posted by Joe in Australia at 5:05 AM on May 14 [1 favorite]


The message about my computer time is practically useless. I suppose that an incorrect would hardly ever cause a problem like this

In my experience, date-related certificate failures have indeed been caused by an incorrectly set local time more often than not. I've seen this happen about four times as often as I've seen actual expired certificates. This might be because I encounter other people's old computers with busted clock batteries more often than most people do, but it's true all the same.

and in any case it would be easy for Mozilla to check that the date is correct.

It's not Mozilla (the organization) checking the current date against the validity range recorded in the certificate, but Firefox (the local browser); if your computer is giving Firefox bad information about the current date and time, there's not much Firefox can do about that.

In fact, one of the standard workarounds for HTTPS sites with expired SSL certificates involves deliberately though temporarily setting your system clock to some time within the certificate's validity range, and reloading the page. It shouldn't need to be done, because anybody serving HTTPS content really does have a responsibility to keep their certs up to date, but it does work.

This time I have three choices. Clicking on "SEC_ERROR_EXPIRED_CERTIFICATE" gives me a page of base-64 gobbledegook that is apparently the actual certificate. "View Certificate" helpfully tells me that I can't view the certificate, because it is expired. No, duh. And "Go Back (Recommended)" takes me to my home page again.

NONE OF THESE ARE USEFUL OR HELPFUL.


Clicking the Advanced button usually presents a fourth option as well: a button labelled "Add exception..." in a grey bar at the bottom of the same text box containing the three clickables you've already identified.

I suspect that what's happened here is that temasmith.com has embedded a page from cowbird.com and has used CSS to style the embed in such a way that overflow is simply cropped off, and as a result you can only just see the top of the grey bar and can't see the "Add exception..." button at all. If you visit the cowbird.com page concerned (whose address I got from above the base-64 gobbledegook in the certificate dump) in its own window, you get to see the whole thing. Exercising the now-visible "Add exception..." option then gets you access to the cowbird.com page, and reloading the temasmith.com page then works as it should have done from the get-go.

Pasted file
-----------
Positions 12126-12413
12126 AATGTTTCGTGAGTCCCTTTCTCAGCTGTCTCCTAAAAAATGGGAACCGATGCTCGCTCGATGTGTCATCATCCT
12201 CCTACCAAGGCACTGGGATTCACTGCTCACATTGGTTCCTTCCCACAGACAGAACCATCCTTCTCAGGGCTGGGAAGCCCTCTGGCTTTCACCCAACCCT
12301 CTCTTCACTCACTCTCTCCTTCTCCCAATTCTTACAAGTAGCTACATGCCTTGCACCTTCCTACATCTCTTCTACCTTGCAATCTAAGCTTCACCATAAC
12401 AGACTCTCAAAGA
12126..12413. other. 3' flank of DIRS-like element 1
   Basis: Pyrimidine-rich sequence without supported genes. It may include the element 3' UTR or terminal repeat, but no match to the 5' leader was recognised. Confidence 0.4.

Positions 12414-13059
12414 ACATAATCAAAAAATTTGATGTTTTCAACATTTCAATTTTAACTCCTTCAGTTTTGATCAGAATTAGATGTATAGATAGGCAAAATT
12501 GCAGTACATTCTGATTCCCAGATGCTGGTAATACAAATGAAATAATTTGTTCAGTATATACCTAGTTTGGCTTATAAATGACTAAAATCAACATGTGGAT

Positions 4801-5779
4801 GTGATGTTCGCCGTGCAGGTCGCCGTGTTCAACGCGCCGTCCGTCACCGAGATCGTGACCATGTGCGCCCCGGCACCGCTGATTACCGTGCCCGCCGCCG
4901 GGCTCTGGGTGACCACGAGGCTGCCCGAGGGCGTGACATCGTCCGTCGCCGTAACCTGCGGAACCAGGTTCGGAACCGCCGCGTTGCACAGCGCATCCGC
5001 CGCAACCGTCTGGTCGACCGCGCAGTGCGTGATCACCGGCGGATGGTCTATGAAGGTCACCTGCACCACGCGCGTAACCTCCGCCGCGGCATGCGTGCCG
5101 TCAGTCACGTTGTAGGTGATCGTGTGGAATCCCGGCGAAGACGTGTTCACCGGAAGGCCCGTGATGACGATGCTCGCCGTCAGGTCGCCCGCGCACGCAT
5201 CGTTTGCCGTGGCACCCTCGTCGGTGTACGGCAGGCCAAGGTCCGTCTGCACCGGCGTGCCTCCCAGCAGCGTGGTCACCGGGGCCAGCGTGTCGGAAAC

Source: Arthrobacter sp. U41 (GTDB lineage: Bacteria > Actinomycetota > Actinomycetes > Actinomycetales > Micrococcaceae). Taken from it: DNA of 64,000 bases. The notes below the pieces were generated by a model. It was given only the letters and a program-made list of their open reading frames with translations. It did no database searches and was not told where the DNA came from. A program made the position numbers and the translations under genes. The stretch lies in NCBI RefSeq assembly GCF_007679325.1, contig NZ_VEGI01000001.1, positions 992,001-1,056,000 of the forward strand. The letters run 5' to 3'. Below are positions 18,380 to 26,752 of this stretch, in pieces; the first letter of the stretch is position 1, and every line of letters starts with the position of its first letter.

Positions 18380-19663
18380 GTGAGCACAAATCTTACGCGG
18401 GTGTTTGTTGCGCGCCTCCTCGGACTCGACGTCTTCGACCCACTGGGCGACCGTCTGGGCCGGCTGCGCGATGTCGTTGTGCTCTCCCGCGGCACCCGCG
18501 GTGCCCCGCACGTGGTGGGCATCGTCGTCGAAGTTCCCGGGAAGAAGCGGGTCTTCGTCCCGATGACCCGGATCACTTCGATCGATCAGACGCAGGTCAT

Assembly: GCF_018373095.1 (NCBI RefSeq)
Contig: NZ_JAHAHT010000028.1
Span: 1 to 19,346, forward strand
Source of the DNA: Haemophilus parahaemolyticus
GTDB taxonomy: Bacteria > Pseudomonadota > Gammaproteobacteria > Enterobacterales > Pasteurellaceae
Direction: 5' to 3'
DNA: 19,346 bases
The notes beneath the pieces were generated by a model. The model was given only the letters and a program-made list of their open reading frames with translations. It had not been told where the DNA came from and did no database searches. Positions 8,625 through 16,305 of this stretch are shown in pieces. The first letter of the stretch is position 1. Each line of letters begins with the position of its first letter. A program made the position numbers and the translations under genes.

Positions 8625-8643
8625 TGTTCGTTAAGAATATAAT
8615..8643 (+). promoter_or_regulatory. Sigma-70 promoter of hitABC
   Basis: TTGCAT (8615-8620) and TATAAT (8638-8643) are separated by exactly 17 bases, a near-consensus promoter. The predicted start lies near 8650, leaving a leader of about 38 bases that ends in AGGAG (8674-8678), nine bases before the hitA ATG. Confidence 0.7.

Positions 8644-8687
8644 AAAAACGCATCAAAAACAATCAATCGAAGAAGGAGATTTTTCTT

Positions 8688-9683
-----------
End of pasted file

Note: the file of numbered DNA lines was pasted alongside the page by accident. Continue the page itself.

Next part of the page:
Perhaps there might be ways that Firefox could render its substitute content for failed embeds in some fashion that makes it more resilient in this kind of situation, but I can't see how Mozilla could even begin to guarantee that whatever they did would always work. A sufficiently creative site designer would always be able to find some way to fuck their efforts up.

This is just a stupid blog page. I don't think it even has any fields that I could use to madly enter passwords, emails, and credit card details. I have no way to override the decision the browser made for me, and the buttons are less than helpful. This is an experience only an engineer could love.

Quite so, and this is one of the reasons that I have in the past argued quite vociferously that the lemming-like drive toward total replacement of HTTP with HTTPS is a mistake. There is simply no reason that I can see for using a more complicated protocol with extra failure modes to do jobs that the simpler, insecure protocol handles perfectly adequately.